Once you’ve found where you will start digging (an existing waterline) you need to dig a trench over to where you want to install your hydrant. It’s important to keep the waterline as deep as you plan to bury the hydrant, if any part of the line ends up in a frozen section of ground, you won’t have water to your hydrant until the frost comes out. That may be a few days, or it may be months.
If you come across any sharp rocks or have a gravelly soil type, remove the sharp rocks from the trench and consider encasing the buried waterline with sand. This will add an expense, but the alternative is an underground water leak which will lead to digging the hydrant back up. This happens because the ground is constantly shifting and moving a tiny bit during freeze thaw cycles. The ground also shifts a bit when water is moving through it from rain. Leaving a waterline unprotected in a gravelly trench could potentially cause the sharp rocks to puncture the line. This causes a slow underground leak. These slow leaks may take a long time to surface, adding wear and tear to your well pump. Even a slow drip can result in the loss of hundreds of gallons of water.
Installing the new hydrant
Are you already imagining the mess that digging in a new hydrant will create in your yard? Do you want to install a hydrant in a way that will maximize its life expectancy as well as make replacing it easy and mess free when it inevitably goes bad? We recommend installing every new hydrant with the Hydrant Assist Kit.
A Hydrant Assist Kit is a simple but effective system that takes your yard hydrant to the next level. It does two amazing things: it extends the life of your hydrant by removing the soil contact from the vertical pipe, and it allows you to repair or replace the hydrant from the surface within seconds without needing to dig. To learn more about upgrading your hydrant, check out our “All About the HAK” page.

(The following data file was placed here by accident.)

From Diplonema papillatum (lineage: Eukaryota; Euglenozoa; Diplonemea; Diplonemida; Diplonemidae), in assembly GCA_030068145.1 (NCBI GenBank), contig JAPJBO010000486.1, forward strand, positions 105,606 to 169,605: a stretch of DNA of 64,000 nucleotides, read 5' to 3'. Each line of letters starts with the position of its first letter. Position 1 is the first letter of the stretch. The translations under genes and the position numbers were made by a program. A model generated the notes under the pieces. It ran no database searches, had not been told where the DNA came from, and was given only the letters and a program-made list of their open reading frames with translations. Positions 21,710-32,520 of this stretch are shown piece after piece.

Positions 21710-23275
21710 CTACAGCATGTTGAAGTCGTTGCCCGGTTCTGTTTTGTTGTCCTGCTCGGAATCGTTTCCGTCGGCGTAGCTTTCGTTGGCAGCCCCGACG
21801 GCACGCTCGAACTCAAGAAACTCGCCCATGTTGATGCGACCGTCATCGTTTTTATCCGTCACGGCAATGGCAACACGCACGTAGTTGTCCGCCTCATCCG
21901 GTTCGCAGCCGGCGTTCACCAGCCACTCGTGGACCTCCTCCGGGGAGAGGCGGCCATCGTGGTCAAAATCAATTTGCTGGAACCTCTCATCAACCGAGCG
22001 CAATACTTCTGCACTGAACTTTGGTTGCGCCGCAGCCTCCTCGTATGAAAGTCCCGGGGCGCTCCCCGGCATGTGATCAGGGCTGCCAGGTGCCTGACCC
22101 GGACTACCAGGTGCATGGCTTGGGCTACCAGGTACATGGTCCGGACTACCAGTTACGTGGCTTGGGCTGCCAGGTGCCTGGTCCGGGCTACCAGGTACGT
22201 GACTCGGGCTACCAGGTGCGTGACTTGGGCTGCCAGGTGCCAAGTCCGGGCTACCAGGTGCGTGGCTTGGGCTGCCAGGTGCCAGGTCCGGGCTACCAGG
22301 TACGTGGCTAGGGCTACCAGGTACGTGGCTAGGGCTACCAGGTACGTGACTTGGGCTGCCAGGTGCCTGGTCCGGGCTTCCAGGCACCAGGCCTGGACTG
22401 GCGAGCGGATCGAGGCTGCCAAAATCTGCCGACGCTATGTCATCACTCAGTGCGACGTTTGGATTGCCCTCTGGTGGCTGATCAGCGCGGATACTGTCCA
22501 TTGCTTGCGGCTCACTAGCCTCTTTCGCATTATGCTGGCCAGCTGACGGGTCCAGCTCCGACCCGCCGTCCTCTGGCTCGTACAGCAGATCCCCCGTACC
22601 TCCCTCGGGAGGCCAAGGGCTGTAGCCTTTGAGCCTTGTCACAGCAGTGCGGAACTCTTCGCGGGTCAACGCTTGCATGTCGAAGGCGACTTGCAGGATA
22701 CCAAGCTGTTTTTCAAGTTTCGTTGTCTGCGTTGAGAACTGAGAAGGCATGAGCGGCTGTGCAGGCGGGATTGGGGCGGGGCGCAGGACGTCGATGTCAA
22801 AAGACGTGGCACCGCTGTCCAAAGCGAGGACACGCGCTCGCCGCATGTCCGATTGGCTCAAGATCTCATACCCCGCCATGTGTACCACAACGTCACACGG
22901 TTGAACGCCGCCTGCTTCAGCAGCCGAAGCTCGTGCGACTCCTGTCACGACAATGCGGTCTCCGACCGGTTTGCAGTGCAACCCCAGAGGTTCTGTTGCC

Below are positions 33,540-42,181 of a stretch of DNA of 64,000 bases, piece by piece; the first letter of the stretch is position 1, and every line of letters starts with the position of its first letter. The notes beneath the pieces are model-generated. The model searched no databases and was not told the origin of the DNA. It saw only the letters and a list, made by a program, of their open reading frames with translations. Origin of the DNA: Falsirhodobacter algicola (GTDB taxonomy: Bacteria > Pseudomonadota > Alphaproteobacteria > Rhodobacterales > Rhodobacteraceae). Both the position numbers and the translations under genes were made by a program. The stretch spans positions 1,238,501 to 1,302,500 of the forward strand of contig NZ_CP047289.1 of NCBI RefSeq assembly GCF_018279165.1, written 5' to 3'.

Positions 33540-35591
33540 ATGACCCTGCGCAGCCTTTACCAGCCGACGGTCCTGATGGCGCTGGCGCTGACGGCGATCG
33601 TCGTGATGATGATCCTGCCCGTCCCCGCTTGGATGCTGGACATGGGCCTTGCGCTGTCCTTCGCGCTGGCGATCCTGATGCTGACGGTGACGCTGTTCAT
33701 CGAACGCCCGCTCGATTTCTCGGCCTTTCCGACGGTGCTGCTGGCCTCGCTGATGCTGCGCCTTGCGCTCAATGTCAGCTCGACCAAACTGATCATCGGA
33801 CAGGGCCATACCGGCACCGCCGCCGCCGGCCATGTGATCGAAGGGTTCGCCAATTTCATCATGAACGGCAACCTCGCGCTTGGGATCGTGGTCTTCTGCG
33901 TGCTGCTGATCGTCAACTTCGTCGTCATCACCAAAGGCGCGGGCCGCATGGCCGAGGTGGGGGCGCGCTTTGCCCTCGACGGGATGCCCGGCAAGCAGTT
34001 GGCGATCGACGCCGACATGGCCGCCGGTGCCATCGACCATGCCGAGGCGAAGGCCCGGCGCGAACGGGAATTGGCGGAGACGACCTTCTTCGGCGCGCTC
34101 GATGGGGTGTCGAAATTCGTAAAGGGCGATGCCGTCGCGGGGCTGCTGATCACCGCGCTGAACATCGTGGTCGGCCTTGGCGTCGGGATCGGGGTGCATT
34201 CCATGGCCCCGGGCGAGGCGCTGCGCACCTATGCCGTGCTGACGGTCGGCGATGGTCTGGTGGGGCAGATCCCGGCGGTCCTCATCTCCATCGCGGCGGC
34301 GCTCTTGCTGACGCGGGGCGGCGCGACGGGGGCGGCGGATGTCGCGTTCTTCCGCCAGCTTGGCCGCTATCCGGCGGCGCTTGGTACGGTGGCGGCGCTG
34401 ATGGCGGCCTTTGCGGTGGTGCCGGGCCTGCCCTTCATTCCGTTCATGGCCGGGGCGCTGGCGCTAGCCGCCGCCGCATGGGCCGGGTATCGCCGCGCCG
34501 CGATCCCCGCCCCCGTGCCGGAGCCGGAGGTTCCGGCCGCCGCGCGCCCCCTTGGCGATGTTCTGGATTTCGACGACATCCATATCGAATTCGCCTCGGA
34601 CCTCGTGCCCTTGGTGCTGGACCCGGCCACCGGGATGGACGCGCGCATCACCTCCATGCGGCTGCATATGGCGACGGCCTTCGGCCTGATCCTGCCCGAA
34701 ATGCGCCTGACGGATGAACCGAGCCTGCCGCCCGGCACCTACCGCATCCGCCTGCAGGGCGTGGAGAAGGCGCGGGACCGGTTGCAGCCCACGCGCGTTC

Hooking up the hydrant
Once you dig the waterline trench over to the location for your new yard hydrant, it’s time to connect the yard hydrant into your waterline. We always recommend turning the water on at this point to ensure that the connection is tight and that no water is leaking. Once you know it’s not leaking, you can shut the water off again until you are finished with your hydrant installation.
Yard hydrants work year-round because the vertical pipe drains out underground when it’s not in use. The drain hole must be kept clear of small particles and the water needs to have somewhere to go. Putting in ½’’ washed river rock is a great way to achieve this. We would recommend 2-3 five-gallon buckets full for a standard installation. If your soils are silt or clay based, you should double or triple this amount. Putting extra rock in allows your hydrant to have a longer lifespan before it has any troubles draining.
Closing up the trench
Your hydrant installation is finished. It has a good connection and a nice base of rock for drainage. Now it’s time to back-fill the trench. Keeping the hydrant level will give you the best finished install. Use a hand level multiple times on different sides of the riser pipe to ensure that it’s not tilting in any direction as you carefully fill in the trench with your soil material.
When you dig up soils, they don’t go back into the ground perfectly. It is typical to see settling at a site after the first few rainfalls or freeze-thaw cycle. Sometimes settling is not acceptable. In these situations, we recommend digging the black dirt off the top and saving it. Discard any material below that. Replace that material with sand when backfilling and then top with 6-12’’ of black dirt. As you backfill with your native soils, heap them up over the trench area so that they will settle back down into place. Seed the site. You’re done!
If you enjoyed this blog, we will be posting one every other Friday. Check back in two weeks to find out more about how to pick out the best hydrant for your specific needs.